On April 21, 1996, at 1311 hours Pacific daylight time, a Beech V35B aircraft, N8711V, lost engine power and impacted a fence and terrain while on final approach to runway 25 at the Santa Barbara Municipal Airport, Santa Barbara, California. The aircraft was destroyed and the commercial pilot and one passenger were seriously injured. The flight departed Salinas, California, approximately 1.5 hours earlier and no flight plan was filed. Visual meteorological conditions prevailed for the personal flight.

The pilot reported that the trip originated in Van Nuys, California, the previous day and that he had flown to Salinas, remained overnight, and then flown on to Santa Barbara on the day of the accident. The fuel tanks were full leaving Van Nuys and the aircraft was not serviced in Salinas. The pilot reported draining all three fuel sumps at Van Nuys, and again prior to departing Salinas. He reported flying RNAV direct from Van Nuys to Salinas at 8,500 feet in about 1.5 hours, drawing fuel from the right-hand tank.

The next day he departed Salinas en route to Santa Barbara on the left fuel tank and flew the first 25 minutes before returning to the right fuel tank for the remainder of the trip and up to the time the engine lost power. He navigated to Santa Barbara via Big Sur, Morro Bay, and Gaviota VORTAC's at "various" altitudes, but high enough to clear the mountains north of Santa Barbara.

Descending into Santa Barbara at reduced power, he was cleared to enter left-hand traffic for runway 25 and continued his descent from cruise through downwind and base leg. When established on final approach, he added power to adjust the aircraft's rate of descent and there was no response from the engine. He switched to the left fuel tank and turned on the electric boost pump but the engine did not respond in the time remaining before impact. The pilot told the NTSB investigator that prior to the engine failure it had been operating normally and that there was no warning of the pending failure, no roughness, no misfire and no coughing. He did not recall what the fuel quantity gauges read approaching Santa Barbara.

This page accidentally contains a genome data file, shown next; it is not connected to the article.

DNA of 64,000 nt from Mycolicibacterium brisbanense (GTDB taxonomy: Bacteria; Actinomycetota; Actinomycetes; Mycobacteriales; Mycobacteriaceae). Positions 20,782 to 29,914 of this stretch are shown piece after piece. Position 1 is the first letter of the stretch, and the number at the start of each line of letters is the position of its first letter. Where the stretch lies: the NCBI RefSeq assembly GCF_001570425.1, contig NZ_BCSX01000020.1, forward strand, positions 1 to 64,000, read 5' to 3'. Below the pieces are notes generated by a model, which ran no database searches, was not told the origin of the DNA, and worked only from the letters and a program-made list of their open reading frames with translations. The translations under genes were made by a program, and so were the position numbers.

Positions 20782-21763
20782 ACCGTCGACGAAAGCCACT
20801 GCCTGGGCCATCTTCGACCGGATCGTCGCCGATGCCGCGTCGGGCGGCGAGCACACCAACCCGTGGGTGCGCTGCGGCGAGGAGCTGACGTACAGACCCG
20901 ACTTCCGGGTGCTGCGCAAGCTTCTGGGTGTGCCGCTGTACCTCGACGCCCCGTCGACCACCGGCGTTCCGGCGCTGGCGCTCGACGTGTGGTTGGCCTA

An inspector from the FAA's Flight Standards District Office at Van Nuys reported that the aircraft impacted a chain link fence about 300 feet short of the runway 25 threshold, then crossed a 2-lane road, impacted a highway sign, crossed a dirt shoulder, and came to rest in a flood control channel about 200 feet from the runway. A postcrash fire consumed the passenger cabin, instrument panel, and right wing root area near the fuel tank. The fuel selector in the aircraft was found in the "left" tank position and there was only about 1 pint of fuel in the left tank. The right tank was destroyed by impact with the sign post and post crash fire.

About 2 teaspoons of liquid were recovered from the engine fuel system components and exhibited a blackish/brown appearance. The fuel system components on the rear of the engine were exposed to the postcrash fire and fire extinguishing and several fuel fittings were broken off the fuel metering unit. The liquid was in two dissimilar parts, and over a period of several days the brownish substance attached itself to the walls of the glass container. The two samples were sent to Core Laboratories in Long Beach, California, for analysis, along with a sample of fuel taken from the fuel truck which last serviced the aircraft. The truck sample was drawn on May 2, 1996. Because of the small quantity of liquid recovered from the engine fuel system, the laboratory was unable to perform a simulated distillation. A test for microbes in the oil was performed on that sample and was negative. A simulated distillation was performed on the fuel sample from the servicing truck. The samples were repackaged and returned to storage with the aircraft. A copy of the Core Laboratories report is attached.

The engine from the aircraft was installed on a test stand and run at the Teledyne Continental Motors facility in Mobile, Alabama. Their report is also attached. Following the engine run the engine was crated and returned to storage at National Aircraft Salvage in Long Beach.

Use your browsers 'back' function to return to synopsis
Return to Query Page